Saying something to eliminate risk acts as important industry strategy

May 4, 2015 By and    

On any given day, we can Google some kind of incident involving propane.

In addition to the old stuff on plaintiff attorney websites, actual current accidents pop up in the news around the country, reminding all stakeholders of the challenge to educate, train and facilitate customer safety outreach.

All of us in the propane industry have an obligation to reach out to those who distribute, as well as those who use our products. We must respect and appreciate this need to reach out as one of our most important strategies in achieving accident prevention and profitable growth.

The Propane Education & Research Council (PERC) and its volunteer force of industry leaders have done an excellent job of developing educational information regarding industry employee training, as well as consumer education, warnings and tips on safe use – all designed as an outreach to promote propane safety.

These highly effective educational tools can only make a difference if they are used.

In fairness, the industry provides all kinds of accessible safety materials, but some consumers choose to ignore such important information. As the saying goes, you can lead a horse to water, but you can’t make it drink.

With each preventable incident comes a story about failure to communicate. Effective communication is about three basic elements: message sent, message received, message acknowledged. To that end, we must do our best to promote propane safety outreach.

With that said, the propane industry should not be legally responsible for consumers who choose to disregard code for convenience.

Propane products are safely designed. Most have to be approved for use under strict guidelines and engineering criteria. Yet, the human element continues to intercede in the safe use of propane.

Somehow even reasonably intelligent people fail to listen. Those same people might forget to wear their seatbelts, fail to signal a turn, drive in excess of speed limits and take unnecessary chances while being ignorantly stubborn about their right to free choice. Unfortunately those choices cause accidents, and those accidents can cause property damage, bodily injury, death, business interruption and damage to industry reputation.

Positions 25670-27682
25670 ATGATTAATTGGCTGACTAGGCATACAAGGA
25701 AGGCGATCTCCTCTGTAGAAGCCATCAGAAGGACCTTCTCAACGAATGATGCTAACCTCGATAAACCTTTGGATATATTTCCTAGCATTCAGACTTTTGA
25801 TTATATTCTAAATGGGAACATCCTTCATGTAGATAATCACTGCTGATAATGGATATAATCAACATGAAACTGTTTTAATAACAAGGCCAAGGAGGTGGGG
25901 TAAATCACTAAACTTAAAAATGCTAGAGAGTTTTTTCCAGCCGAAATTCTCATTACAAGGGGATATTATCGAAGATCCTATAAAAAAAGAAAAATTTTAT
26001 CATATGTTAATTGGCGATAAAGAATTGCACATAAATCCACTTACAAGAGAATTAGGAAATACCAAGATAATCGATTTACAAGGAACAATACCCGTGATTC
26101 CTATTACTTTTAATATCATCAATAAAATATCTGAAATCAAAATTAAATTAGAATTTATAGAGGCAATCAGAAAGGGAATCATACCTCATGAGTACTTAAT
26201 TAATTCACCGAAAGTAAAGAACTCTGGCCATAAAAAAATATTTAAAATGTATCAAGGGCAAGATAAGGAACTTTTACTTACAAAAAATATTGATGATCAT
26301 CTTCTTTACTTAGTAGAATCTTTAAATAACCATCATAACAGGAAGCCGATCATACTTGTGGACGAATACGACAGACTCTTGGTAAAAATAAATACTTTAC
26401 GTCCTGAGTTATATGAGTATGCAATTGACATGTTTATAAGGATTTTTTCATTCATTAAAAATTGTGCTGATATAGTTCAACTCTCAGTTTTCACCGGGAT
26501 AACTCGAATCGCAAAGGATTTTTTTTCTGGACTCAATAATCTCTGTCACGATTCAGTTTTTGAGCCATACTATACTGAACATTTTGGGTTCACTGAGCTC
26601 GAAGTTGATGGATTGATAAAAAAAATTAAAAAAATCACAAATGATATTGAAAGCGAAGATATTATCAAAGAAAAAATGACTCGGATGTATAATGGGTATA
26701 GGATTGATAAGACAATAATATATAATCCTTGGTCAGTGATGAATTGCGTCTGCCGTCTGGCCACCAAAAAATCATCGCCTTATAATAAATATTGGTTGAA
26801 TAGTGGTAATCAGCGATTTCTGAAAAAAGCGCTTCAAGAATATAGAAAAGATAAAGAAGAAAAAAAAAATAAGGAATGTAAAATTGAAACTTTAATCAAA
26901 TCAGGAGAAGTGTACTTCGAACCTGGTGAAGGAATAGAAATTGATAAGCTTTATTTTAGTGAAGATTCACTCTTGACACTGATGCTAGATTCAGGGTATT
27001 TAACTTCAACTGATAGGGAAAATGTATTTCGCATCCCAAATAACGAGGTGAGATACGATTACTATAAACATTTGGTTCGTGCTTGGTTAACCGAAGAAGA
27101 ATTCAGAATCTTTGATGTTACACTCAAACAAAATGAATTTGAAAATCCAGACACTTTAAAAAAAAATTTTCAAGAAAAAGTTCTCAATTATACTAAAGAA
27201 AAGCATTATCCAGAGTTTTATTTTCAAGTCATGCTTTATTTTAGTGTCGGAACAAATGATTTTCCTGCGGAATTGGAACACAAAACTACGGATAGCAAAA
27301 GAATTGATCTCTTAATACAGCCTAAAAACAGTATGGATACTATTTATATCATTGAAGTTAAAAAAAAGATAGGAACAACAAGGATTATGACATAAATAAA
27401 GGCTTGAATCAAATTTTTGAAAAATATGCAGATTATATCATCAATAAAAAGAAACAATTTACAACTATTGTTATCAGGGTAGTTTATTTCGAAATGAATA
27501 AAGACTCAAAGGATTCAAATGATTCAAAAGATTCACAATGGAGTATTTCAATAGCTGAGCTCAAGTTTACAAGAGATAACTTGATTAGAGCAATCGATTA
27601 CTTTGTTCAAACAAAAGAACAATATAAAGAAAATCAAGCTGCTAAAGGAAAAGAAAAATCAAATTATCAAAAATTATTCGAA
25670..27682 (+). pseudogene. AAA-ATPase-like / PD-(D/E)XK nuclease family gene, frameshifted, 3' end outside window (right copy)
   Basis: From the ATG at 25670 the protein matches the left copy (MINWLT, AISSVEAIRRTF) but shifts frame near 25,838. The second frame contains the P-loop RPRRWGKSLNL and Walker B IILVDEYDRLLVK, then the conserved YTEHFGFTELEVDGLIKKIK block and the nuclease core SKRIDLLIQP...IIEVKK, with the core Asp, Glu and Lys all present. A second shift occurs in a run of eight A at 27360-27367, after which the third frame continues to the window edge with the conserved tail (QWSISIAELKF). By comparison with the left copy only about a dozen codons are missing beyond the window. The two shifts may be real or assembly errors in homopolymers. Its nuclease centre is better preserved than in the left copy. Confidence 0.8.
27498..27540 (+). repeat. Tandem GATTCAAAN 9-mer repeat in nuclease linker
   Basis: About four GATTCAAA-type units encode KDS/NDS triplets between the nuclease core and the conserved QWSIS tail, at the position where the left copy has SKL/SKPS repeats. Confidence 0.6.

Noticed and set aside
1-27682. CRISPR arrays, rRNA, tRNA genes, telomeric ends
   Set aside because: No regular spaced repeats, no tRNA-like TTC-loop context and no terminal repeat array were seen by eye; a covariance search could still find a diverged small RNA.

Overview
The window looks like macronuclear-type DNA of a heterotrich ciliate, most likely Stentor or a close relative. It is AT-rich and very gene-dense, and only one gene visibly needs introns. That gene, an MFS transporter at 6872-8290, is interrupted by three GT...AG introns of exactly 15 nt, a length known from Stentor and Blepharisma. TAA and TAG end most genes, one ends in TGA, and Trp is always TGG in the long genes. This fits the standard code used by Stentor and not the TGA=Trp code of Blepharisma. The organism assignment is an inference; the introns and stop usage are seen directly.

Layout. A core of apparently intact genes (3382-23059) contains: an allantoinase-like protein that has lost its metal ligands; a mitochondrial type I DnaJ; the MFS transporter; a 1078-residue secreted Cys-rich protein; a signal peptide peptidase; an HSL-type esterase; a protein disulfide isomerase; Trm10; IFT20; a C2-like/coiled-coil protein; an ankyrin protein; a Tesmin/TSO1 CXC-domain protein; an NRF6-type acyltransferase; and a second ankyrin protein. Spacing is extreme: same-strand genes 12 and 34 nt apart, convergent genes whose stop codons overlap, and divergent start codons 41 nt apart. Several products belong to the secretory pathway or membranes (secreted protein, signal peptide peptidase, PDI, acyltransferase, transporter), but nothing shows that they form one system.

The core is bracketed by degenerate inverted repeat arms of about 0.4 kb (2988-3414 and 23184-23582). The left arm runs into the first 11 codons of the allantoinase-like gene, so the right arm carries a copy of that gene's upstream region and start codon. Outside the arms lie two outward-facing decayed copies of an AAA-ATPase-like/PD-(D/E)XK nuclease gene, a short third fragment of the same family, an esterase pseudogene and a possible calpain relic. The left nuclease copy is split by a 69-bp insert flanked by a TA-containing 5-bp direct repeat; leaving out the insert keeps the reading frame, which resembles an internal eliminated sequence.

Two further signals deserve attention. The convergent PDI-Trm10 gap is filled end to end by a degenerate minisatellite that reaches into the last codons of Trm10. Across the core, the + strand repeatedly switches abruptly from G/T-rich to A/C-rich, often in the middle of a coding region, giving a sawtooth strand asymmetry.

How do we reach out to the ignorantly stubborn users of our products? We are all ambassadors of propane safety. That is why I try to say something every time I see a situation that could use safety outreach.

When I saw a convenience store dispenser with propane safety issues, I said something. I shared the link to the Chemical Safety Board’s “Half an Hour to Tragedy” program with the store owner; I contacted the propane supplier; I reached out to the fire community, and eventually an unsafe situation was corrected. Not without resistance or a struggle.

At a neighborhood party, I educated neighbors about cylinder sleeve rust, how to check for leaks when hooking up a new cylinder and how to turn the valve off when the cylinder is not in use. We actually found a rust belt under the sleeve of a newly purchased exchange cylinder. I then reached out to the exchange refiller about quality control and the liabilities for failing to adhere to code. They denied responsibility and were thankless for my call.

Last month at the airport, I ran into a volunteer fire chief from a small town in Iowa. I asked if he had seen the Propane Emergencies program, and he said “no.” I took his information and passed it on to Deb Grooms, executive director of the Iowa Propane Gas Association. Grooms promptly sent him the link to download the program.

If you see something, don’t forget to say something.

The other day Kevin Yanik, managing editor of LP Gas magazine, noticed a small cylinder and portable heater inside the 16-story building where its publishing company leases office space. He spoke to management and they removed it, eliminating the exposure.

Safety outreach can take many forms. It’s a great topic for your next safety meeting. 

Jay Johnston has 42 years of experience as an insurance executive, safety management consultant and inspirational safety speaker in the propane industry. He can be reached at 952-935-5350 or

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